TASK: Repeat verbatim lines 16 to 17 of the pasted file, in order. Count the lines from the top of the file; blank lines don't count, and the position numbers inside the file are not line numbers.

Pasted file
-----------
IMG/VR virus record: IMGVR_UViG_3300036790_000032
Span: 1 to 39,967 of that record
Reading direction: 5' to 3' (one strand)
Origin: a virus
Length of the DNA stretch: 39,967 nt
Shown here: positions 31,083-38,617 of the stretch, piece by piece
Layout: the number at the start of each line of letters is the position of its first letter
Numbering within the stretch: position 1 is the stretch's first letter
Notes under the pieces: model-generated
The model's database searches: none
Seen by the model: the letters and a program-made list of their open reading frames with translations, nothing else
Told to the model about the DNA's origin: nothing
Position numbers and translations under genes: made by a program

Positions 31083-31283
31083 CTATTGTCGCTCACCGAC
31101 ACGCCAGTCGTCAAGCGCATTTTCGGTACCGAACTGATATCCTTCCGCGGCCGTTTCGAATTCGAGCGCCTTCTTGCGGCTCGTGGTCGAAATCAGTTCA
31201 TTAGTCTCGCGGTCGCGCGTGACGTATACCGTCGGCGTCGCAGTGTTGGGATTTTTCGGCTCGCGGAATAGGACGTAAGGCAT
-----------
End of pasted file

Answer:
31101 ACGCCAGTCGTCAAGCGCATTTTCGGTACCGAACTGATATCCTTCCGCGGCCGTTTCGAATTCGAGCGCCTTCTTGCGGCTCGTGGTCGAAATCAGTTCA
31201 TTAGTCTCGCGGTCGCGCGTGACGTATACCGTCGGCGTCGCAGTGTTGGGATTTTTCGGCTCGCGGAATAGGACGTAAGGCAT